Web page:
Break down what makes your brand valuable and start defining (non)negotiables based on your current audience vs. the larger network you’re hoping to tap into. The experts here are executing while making sure the business doesn’t lose its original purpose and appeal.
Branch It Out
The moment you’ve been waiting for: go for it. Start targeting the second niche. Know your Why and expand it. It’s possible to keep expanding your brand and never lose touch with what made you successful to begin with. The key is to tilt what you’ve done just enough to scoop up a larger audience.
Back It Up & Repeat
Repeat with as much careful strategy as the first time. Each scoop can be broader as long as you remember your brand purpose. Never lose your ‘Why’ or try to shimmy around it; it’s what’s keeping you in business.
Prime Example: Medium.com
One last example to show the success, and failures, of tackling this tilt: Medium (of the .com variety).
This blog is about expanding your hard-to-come-by and hard-to-perfect niche, not about the history of Medium, so I’ll leave that to Laura Hazard Owen who already wrote about it here, but what you’ll find is that, in the beginning, Medium targeted writers to be the content producers and the readers.
This guaranteed aspiring writers a place to get their work published and read by people interested in something longer than 350 words, let alone Twitter’s 280 characters. It guaranteed appreciation for longer-form writing.
You look at Medium now, and you see a successful, long-standing platform holding an endless array of articles and magazines covering everything from science and feminist sex toys to emerging tech and LGBTQ+, not to mention celebrity authors. They successfully branched out, yes?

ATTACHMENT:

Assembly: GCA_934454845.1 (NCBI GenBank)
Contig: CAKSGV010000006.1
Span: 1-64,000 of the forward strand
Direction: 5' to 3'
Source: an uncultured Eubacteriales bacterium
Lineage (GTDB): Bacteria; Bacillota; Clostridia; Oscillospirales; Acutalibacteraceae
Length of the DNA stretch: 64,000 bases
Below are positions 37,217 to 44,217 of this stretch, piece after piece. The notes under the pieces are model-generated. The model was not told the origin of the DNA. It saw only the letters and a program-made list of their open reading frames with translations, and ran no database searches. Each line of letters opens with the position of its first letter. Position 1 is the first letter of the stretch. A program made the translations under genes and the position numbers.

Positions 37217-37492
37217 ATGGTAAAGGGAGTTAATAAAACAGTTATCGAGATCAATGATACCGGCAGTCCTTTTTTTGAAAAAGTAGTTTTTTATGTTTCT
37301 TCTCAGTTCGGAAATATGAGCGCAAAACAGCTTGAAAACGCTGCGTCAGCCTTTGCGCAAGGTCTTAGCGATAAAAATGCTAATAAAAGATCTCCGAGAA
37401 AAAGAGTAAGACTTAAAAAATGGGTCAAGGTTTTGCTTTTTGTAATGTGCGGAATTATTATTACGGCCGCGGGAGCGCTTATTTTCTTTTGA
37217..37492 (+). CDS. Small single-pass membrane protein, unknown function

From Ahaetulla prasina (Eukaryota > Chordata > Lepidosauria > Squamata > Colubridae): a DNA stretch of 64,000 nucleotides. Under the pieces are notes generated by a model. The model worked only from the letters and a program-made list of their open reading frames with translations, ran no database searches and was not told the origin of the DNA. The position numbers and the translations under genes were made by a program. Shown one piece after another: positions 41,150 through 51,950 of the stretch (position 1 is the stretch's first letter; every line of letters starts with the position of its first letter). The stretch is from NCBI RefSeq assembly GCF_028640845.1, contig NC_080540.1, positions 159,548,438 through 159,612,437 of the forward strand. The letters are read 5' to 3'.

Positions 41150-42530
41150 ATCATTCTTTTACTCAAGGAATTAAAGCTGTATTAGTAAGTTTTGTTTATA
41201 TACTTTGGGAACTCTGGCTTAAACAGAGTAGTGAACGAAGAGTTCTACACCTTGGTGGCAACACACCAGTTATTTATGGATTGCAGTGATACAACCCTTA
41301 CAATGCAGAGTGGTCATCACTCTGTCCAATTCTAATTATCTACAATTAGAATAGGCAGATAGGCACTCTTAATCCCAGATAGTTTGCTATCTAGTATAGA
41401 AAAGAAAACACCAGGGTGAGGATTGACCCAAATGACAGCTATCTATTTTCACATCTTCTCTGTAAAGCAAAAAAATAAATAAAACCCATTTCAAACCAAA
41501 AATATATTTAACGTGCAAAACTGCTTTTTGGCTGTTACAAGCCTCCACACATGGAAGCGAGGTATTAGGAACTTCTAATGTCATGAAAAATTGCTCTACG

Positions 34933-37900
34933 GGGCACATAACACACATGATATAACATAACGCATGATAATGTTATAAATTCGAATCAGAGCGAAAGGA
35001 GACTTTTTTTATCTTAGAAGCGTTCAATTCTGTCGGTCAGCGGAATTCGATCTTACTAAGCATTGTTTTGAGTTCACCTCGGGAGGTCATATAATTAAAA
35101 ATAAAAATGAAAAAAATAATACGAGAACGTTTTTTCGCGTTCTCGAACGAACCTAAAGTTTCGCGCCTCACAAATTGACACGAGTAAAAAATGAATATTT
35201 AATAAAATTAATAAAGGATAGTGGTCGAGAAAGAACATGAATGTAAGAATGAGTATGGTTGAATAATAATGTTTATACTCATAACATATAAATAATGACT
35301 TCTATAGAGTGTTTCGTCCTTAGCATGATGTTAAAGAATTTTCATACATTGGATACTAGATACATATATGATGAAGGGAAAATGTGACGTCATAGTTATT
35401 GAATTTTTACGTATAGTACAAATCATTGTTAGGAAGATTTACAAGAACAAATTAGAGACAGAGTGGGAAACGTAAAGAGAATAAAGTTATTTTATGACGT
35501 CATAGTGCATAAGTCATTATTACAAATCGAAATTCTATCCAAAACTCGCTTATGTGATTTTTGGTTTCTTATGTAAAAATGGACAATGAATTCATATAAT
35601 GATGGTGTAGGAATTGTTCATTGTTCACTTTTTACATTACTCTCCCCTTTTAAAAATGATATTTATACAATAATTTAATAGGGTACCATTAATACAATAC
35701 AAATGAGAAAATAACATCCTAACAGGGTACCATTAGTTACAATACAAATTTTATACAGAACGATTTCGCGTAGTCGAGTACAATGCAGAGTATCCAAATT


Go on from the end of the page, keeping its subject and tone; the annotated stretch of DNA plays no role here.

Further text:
They expanded from providing interesting reads for writers, to “For readers, writers, and the insatiably curious. Like you.” But you’ll also notice, halfway through the transition, they lost a LOT of people.
In Owen’s article, you’ll see Medium had pretty major missteps:
Medium is nearly seven years old. It’s raised $132 million in venture funding, and it is not profitable. It has undergone countless pivots [. . .]
That promise of not-totally-evil money has kept people coming back, pulling new writers and editors in when the old, disillusioned ones leave or get kicked out. The promise of cash and the freedom to write what you’re passionate about has always been there, because Williams — who truly seems to hold an idealistic vision of what Medium could be — has never stopped promising it (well, except for a brief weird period in 2015 when he tried to reframe Medium as a kind of social network).
They lost sight of what niche got them started in the first place. You can’t just harken back to your roots nostalgically and call it a day; people will see through that and bail. Medium, as of the last couple of years, is entirely not profitable.
Anyone, even $132M-in-venture-funding-owned-by-Twitter’s-founder Medium, can fall apart without the right brand strategy. You have to balance being unfocused and irrelevant and being pigeonholed. And as much as I’m a fan of passion-funded startups and rebellious methods, intricate brand strategy is a non-negotiable.